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RISON – The Arkansas Homesteading Conference will be held this Saturday, May 15, at the Pioneer Village in Rison.
The event features a variety of speakers from across the state discussing topics related to developing a self-sufficient lifestyle.
Admission is $10 for adults and youth age 17 and under are free.
The conference will have a pre-conference session on seed-starting methods presented by by Britt Talent, organizer of the conference, at 9 a.m. His session will take a look at starting seeds using the traditional plastic insert trays, soil blocking and winter sowing.
At 10 a.m. three concurrent educational tracks will begin. Visitors are free to choose any session they would like to attend throughout the day.
During the noon hour, Ed Montgomery of Rison will be demonstrating blacksmithing while Glenn White of Rison will be demonstrating how to mill lumber using an Alaskan mill and a chainsaw. The Rison Community Garden and the Pioneer Village will also be open.
Here is the schedule for each track:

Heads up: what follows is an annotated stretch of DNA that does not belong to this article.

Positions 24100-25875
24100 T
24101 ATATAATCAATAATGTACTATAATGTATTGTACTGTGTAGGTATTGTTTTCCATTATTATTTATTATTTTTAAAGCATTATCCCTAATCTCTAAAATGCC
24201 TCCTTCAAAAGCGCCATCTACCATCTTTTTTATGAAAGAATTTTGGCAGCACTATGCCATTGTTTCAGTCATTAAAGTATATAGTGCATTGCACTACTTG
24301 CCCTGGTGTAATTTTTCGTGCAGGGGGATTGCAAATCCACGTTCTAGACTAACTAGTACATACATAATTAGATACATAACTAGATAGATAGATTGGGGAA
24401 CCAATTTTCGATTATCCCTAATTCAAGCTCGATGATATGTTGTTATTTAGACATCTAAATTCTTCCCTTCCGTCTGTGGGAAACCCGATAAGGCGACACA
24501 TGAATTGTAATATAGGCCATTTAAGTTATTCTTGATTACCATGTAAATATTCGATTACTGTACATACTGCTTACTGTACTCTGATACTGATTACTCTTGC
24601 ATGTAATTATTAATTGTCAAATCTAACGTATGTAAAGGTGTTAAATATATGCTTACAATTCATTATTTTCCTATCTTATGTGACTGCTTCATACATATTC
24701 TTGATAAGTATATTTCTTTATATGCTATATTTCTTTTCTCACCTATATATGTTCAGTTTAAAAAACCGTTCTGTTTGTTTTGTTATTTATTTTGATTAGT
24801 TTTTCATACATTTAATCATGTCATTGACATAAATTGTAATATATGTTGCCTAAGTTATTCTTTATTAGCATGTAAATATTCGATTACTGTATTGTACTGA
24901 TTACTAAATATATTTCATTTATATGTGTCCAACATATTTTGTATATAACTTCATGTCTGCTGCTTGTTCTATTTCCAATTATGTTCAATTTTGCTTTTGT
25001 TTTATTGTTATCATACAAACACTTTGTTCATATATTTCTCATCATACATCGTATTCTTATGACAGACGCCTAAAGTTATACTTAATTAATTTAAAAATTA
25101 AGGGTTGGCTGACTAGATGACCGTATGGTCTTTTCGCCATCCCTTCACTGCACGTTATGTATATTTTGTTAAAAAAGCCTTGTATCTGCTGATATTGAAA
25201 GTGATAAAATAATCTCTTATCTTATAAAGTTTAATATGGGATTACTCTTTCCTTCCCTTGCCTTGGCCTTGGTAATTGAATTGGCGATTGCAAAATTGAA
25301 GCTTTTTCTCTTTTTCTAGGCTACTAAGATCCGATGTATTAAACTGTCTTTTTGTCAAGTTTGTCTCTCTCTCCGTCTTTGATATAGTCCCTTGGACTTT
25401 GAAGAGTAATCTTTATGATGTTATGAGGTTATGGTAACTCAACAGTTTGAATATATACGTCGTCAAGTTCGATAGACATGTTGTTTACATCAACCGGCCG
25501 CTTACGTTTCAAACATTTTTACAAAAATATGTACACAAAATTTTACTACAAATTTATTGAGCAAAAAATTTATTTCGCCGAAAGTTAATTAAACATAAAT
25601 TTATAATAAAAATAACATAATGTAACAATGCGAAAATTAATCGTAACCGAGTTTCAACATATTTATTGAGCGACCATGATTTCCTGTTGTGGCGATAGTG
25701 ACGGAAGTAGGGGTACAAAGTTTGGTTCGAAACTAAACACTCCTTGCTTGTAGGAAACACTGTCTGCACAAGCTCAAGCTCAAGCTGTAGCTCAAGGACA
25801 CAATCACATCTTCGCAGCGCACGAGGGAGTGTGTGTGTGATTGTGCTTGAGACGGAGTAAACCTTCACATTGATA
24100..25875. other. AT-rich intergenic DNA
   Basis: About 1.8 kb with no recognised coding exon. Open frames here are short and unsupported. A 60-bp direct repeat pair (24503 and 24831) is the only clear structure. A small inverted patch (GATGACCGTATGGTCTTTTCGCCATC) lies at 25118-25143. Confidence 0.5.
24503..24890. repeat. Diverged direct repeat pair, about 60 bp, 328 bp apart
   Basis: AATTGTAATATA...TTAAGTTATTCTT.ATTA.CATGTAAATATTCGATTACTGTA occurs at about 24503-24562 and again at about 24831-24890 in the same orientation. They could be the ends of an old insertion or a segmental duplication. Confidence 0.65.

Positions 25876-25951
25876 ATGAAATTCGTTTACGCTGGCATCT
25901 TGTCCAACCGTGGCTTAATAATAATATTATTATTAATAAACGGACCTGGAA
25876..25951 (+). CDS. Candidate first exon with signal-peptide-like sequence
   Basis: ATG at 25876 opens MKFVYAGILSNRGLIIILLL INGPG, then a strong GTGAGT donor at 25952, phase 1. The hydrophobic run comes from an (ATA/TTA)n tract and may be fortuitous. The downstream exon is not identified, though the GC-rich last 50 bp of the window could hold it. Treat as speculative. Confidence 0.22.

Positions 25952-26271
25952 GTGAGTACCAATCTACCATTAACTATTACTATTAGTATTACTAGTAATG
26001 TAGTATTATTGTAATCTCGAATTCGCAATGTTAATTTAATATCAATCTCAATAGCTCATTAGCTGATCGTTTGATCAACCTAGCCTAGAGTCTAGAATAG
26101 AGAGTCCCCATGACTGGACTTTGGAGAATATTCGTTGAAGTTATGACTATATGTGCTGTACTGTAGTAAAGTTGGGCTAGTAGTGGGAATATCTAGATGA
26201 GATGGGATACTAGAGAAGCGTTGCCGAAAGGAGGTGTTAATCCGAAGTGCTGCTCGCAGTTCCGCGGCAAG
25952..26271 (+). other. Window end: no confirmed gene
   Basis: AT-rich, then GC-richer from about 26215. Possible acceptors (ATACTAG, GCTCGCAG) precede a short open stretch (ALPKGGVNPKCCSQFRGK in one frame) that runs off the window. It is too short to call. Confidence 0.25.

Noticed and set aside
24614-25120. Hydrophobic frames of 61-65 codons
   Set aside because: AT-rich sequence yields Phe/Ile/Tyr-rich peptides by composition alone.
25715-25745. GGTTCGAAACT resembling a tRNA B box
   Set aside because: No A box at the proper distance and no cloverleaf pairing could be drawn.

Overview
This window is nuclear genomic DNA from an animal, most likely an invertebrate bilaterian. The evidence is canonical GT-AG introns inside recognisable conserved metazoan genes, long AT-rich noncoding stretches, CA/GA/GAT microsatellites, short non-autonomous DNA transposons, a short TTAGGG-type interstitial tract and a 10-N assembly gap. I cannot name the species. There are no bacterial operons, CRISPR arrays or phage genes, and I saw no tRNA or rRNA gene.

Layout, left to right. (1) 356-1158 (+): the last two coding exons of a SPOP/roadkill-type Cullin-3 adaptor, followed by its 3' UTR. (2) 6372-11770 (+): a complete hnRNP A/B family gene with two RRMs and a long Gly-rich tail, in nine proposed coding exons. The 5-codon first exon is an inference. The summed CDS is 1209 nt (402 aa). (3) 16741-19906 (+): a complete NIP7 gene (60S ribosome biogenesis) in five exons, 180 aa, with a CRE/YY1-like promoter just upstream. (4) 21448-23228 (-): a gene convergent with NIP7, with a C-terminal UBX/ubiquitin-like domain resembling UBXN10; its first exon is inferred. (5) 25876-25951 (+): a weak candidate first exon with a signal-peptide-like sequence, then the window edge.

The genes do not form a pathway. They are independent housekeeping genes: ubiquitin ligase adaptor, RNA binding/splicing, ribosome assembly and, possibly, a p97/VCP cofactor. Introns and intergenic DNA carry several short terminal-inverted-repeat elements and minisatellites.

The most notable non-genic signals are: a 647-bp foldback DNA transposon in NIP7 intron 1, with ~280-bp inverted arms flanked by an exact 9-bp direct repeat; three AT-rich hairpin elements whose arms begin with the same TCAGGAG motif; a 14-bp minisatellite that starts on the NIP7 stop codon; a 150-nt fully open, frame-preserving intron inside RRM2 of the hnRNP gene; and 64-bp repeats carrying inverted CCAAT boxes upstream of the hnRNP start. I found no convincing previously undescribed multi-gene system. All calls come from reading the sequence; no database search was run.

10 a.m. Herbs for Folk Remedies – Cindy Faulk of C the Difference Boutique in Hot Springs and Debbie Tripp of Rosemary Hill Herb Farm at Crystal Springs have been long-time members of the Herb-N League at Hot Spring with Debbie currently serving as the group’s vice president. The duo has presented at several Master Gardener meetings across the state. They will discuss several traditional herbs used in folk remedies and how our ancestors processed and used them. You may discover what you thought was just a weed is actually a quite useful plant that was widely recognized in traditional naturopathic treatments.11 am. Hydroponics – If you’re looking for a way to produce food year-round, hydroponics is an answer. Hydroponics is a method of growing plants in nutrient-enriched water. Randy Platow of Complete Greenhouse at Rose Bud has used his training as an engineer to develop a variety of hydroponic systems to grow everything from vegetables to fruit trees! His session will focus on a simple bucket system that is small enough to fit inside a garage or spare room, thereby allowing you to grow crops throughout the year with proper lighting.1 p.m. Poultry on the Homestead – Poultry selection and management for your homestead is not a one size fits all exercise. Variety of poultry species and breeds can overwhelm your judgment. Carey Robertson of CWC Farm at Bradford will help you find the system that works for you and the species/breeds that will accomplish your goals.2 p.m. Growing Sweet Potatoes – High in fiber, low in calories and packed with all sorts of vitamins and minerals, sweet potatoes are considered as a “superfood” by many nutritionists. Dr. Shaun Francis of the University of Arkansas Division of Agriculture 1890 Cooperative Extension Program and Keith Gresham, staff chair for the Dallas County Extension Office at Fordyce, will lead a session on growing this superfood.